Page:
In Lakewood, N.J., home to the Lakewood Yeshiva, one of the two largest yeshivas in the world, at least four cases of measles have been diagnosed, according to reports. These cases were enough to cause alarm within the community and its councils. Hundreds of children were brought to pediatricians in recent days for vaccination after the reports. The county's Health Department, in cooperation with New Jersey’s Emergency Health Services (EMS), set up large medical tents equipped with approximately 1,500 vaccines. At least six schools and synagogues announced unvaccinated children and worshippers would not be allowed to enter.
Low rates of vaccination
The source of the outbreak in Haredi communities has been associated with Israel and the reciprocal visits to Israel and the U.S., by those who are unvaccinated and exposed to the disease, or had infected others.
According to the Jewish Telegraphic Agency, the New York State Department of Health asserts that the first three cases of infection in New York were children who had visited Israel. “As Israel and other countries are facing outbreaks, the risk of measles acutely influences our communities in New York, especially in neighborhoods in which international travel is popular and frequent,” said Levine, adding “I highly recommend to all parents in the city to tend to their children and complete all recommended vaccinations.”
To counter this, the New York City Department of Health and Mental Hygiene enlisted community figures to encourage families to get the Measles, Mumps and Rubella vaccine (MMR). Those who were enlisted include Rabbi David Niederman, president of the United Jewish Organizations of Williamsburg and North Brooklyn, and Rabbi Avi Greenstein, executive director of the Boro Park Jewish Community Council. “It says in the Torah ‘V’nishmartem Meod L’nafshoseichem,’ that a person must guard their health,” Niederman said in the DOHMH news release. “It is abundantly clear on the necessity for parents to ensure that their children are vaccinated, especially from measles.”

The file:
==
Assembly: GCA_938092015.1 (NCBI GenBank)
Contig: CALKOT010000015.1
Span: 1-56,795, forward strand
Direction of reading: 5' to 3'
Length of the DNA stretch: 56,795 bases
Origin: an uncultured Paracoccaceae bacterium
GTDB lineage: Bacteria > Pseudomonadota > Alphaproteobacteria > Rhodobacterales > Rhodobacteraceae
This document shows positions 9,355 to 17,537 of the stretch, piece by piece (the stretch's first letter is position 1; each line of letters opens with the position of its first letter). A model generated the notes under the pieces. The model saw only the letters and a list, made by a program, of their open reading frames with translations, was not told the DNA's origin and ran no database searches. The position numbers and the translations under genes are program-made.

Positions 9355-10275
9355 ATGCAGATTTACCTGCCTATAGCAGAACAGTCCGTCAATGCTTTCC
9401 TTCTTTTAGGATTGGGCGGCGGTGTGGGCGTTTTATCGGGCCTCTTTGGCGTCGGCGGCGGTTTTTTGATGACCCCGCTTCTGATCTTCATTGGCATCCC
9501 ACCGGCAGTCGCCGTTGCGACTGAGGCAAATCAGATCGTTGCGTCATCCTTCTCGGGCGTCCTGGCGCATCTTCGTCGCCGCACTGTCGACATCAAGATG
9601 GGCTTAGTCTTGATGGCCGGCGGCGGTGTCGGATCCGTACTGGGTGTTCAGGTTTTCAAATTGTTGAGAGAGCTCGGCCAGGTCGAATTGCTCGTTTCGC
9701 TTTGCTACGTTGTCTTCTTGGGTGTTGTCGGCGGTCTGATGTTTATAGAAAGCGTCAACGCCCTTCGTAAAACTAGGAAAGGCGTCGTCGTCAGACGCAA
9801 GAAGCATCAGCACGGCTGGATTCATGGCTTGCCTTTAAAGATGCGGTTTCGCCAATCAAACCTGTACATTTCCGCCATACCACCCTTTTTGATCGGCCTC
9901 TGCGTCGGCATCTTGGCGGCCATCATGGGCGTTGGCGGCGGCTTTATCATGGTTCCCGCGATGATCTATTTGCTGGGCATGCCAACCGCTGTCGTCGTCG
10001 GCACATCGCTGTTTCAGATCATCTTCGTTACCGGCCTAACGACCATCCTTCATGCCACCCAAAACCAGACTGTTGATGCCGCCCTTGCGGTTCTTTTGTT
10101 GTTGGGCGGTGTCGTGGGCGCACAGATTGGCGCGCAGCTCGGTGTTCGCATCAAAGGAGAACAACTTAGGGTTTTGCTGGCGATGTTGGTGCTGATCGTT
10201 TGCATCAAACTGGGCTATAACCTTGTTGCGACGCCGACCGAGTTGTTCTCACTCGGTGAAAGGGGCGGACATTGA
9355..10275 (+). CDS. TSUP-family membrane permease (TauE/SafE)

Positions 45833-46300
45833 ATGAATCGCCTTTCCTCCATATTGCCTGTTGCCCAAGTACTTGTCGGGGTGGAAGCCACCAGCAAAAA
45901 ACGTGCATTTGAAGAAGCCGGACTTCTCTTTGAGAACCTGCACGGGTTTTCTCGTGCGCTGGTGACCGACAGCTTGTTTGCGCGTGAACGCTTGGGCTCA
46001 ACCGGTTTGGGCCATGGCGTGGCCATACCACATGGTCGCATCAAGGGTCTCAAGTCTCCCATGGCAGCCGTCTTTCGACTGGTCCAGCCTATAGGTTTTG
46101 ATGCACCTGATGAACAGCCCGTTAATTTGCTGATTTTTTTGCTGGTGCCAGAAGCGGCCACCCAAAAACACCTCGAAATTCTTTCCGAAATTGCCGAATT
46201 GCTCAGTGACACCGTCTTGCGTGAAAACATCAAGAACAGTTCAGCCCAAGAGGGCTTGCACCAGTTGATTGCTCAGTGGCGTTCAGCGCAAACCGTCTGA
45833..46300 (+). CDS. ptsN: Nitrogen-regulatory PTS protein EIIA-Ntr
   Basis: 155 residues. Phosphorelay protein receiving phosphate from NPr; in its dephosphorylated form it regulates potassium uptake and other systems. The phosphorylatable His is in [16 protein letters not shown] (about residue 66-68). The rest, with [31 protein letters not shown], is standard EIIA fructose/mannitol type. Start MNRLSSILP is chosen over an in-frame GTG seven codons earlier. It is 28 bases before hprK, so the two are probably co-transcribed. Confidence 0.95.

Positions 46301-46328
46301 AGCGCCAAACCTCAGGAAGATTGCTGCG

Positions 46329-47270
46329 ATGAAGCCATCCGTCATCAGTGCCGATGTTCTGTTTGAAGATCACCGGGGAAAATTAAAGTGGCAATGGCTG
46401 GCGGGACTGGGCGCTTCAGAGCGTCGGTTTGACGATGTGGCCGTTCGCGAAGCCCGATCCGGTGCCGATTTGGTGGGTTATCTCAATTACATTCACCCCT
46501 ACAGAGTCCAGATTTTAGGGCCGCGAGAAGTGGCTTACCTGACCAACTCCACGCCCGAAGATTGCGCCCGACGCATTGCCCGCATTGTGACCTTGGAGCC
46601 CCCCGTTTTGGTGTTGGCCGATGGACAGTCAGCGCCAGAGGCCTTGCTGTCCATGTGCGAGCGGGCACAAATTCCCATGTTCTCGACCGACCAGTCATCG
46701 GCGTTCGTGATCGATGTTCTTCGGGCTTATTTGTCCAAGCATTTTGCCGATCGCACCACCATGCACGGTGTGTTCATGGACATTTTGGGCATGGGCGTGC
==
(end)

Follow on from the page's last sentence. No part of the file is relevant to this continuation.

Reports appearing in the U.S. are disseminating data, which has been published recently in Israel, and emphasizing the many cases in Jerusalem, as well as the low rates of vaccination in Haredi neighborhoods. Prior to the outbreak, it was about 50%.
The rates of vaccination in Haredi communities in New York are low. According to a report in Newsweek, studies have shown that the last measles outbreak in Haredi communities was in 2013, which saw the largest outbreak since 1992.
There are also those who blame Trump for the measles outbreak.
Rabbi Yaakov Horowitz, a rabbi and educator in Monsey, N.Y., known also in Israel as an activist leading the struggle against child sexual assault in Haredi society, argues in a published post that the U.S. president, through his attitude toward science and medicine, has also contributed to the measles outbreak.
“From my perspective, and after speaking with hundreds of well-intentioned parents who have opposed vaccination for years, the anti-vaccination movement rests on two principles: 1. Diminishing respect for science and research in order to emphasize emotions and feelings; 2. Belief in conspiracy theories. If you follow political life, you know well that President Trump trusts his basic instincts over anything else, over the value of science and the foundation of our government. He also embraces and frequently initiates wild conspiracy theories, and his relationship to the truth is intermittent.” Horowitz considers that the Haredi public in the U.S. is influenced by Trump’s attitude, related everything that has to do with vaccinations.
Correction (November 14, 2018): This article mistakenly attributed data to the Jewish Theological Seminary, instead of the Jewish Telegraphic Agency, and has since been amended.